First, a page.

|Painted with latex||Acrylic latex||Sand lightly before first new coat; not needed thereafter.|
|Unpainted||Acrylic latex primer and paint||Plaster must be cured before painting; dilute primer coat.|
|Painted with oil-based semigloss or gloss||Oil-based or latex||To switch to latex: sand oil-based paint, vacuum, prime with acrylic latex primer.|
|Painted with latex||Acrylic latex||Lightly sand before painting.|
|Doors, unpainted||Oil-based or latex primer and paint; semigloss finish||Oil-based paint soaks into wood, dries harder, resists abrasion; sand between coats.|
|Unpainted||Clear finishes, such as polyurethane and varnish||Always seal bare wood or it will become grimy and dull.|
|Painted with oil-based semigloss or gloss||Oil-based paint||Sand between coats.|
|Painted with latex||Acrylic latex||Not as durable as oil-based paint.|
|Siding and trim, unpainted||Acrylic latex primer and paint||Latex stays flexible, allows some moisture migration.|
|Painted with oil-based semigloss or gloss||Oil-based paint, or acrylic if properly primed||Unless you strip siding, stick with oil-based paint.|
|Painted with latex||Acrylic latex|
|* Oil-based here is synonymous with alkyd, now mentioned on most containers of paint and stain. Alkyds are synthetic resins that have largely replaced the traditional petroleum-oil base.|
Painting the walls
The wall-painting process is nearly the same as painting ceilings—cutting in with a brush and rolling larger areas—except that you can load more paint on the roller. To reduce spatter, roll up on the first stroke; the excess will fall back to the roller. Continue rolling in a zigzag pattern to unload the roller before rolling out the paint. A 6-in. hot-dog roller can paint the areas over doors and windows that are too narrow for a standard 9-in. roller. Rolling is always faster than brushing because you don’t need to dip a roller in paint continually. If you’re careful around electrical outlets, you can also use a hot-dog roller there.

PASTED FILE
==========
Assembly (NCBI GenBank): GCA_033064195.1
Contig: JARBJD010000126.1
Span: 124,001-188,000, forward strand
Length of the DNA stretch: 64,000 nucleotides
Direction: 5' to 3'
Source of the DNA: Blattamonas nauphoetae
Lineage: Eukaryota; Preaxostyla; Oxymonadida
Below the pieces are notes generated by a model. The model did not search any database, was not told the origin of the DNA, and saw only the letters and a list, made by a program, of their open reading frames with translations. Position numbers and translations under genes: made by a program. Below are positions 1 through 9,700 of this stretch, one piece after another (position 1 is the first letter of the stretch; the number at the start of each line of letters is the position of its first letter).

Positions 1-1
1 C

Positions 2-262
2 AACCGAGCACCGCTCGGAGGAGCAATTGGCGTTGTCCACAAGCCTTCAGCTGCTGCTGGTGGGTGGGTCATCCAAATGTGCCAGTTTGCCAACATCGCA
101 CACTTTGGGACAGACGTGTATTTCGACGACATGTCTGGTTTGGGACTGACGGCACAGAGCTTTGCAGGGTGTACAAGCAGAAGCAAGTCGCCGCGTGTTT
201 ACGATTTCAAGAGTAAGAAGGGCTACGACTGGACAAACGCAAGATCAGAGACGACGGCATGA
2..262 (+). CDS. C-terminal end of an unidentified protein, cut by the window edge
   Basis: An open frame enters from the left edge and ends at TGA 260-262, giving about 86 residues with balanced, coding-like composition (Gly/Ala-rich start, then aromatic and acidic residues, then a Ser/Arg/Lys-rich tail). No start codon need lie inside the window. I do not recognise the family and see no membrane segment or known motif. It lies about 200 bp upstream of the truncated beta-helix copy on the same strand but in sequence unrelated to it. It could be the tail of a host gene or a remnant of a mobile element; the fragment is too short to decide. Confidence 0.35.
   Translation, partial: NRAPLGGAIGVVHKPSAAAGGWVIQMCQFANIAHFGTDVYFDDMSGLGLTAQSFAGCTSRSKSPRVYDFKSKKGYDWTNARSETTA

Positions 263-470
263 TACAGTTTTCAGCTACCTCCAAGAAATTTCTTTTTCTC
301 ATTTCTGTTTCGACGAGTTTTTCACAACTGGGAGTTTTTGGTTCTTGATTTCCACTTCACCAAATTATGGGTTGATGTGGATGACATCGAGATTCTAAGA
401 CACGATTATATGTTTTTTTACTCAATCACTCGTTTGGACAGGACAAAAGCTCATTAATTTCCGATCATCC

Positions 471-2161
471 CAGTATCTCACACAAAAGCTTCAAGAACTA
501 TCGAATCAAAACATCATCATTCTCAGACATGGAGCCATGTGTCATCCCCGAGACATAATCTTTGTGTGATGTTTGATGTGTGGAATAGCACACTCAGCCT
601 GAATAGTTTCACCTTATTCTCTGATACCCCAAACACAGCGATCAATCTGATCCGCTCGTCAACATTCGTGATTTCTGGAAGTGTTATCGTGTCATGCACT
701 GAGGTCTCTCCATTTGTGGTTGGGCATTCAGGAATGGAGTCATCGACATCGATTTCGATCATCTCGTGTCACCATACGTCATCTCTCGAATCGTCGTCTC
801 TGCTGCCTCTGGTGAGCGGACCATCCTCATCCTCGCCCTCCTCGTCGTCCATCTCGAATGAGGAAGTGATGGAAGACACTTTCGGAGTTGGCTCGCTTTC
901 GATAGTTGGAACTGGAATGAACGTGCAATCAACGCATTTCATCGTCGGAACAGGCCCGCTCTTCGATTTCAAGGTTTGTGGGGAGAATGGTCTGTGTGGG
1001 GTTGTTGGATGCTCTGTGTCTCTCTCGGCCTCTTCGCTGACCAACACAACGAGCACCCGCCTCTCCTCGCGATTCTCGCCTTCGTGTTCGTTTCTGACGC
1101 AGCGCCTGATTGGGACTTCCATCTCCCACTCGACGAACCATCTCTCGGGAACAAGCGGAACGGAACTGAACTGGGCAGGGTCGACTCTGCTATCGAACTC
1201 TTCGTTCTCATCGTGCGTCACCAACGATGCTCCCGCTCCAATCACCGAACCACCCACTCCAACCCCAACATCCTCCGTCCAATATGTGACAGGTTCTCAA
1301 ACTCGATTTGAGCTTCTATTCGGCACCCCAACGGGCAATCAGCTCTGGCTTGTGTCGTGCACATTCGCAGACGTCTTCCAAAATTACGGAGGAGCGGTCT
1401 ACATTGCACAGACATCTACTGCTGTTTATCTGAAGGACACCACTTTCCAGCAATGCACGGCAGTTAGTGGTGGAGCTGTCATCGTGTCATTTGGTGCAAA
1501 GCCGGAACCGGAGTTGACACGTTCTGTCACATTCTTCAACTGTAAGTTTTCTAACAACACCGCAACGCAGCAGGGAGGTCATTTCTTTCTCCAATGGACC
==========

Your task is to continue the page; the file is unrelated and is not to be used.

Lingering Paint Smells
As paint dries, it outgases (gives off gases), releasing water vapor or mineral spirits and additives into the air. The warmer the room and the better the ventilation, the sooner the smells will dissipate. Labels on paint cans indicate drying times. Typically, in a room that is 60ºF or warmer, acrylic latexes will be dry enough to recoat in two to four hours. Oil-based paints can be recoated in 24 hours. However, odors may linger because the paints need longer to cure: 8 to 10 days for latex, 28 to 30 days for oil-based paints.
With more paint on your roller, you can cover slightly larger expanses of wall, say, 3 ft. by 4 ft. If you start at the top of the wall and work down, you’ll roll over any drips from above. Cover brushmarks by rolling within 1/2 in. to 1 in. of the ceiling; this is important when applying darker hues because rolled-on paint reflects light differently than paint that’s been brushed on. Slightly overlap adjacent sections. To avoid unloading excess paint along outside corners, lighten up as you roll.
Finally, sand lightly between coats when you apply oil-based paint, especially enamels on cabinets or trim. On walls, use 220-grit sandpaper or a dry sanding block. It’s not necessary to sand latex paint, unless you’ve waited several weeks between coats; until latex is 100% dry, new coats adhere easily.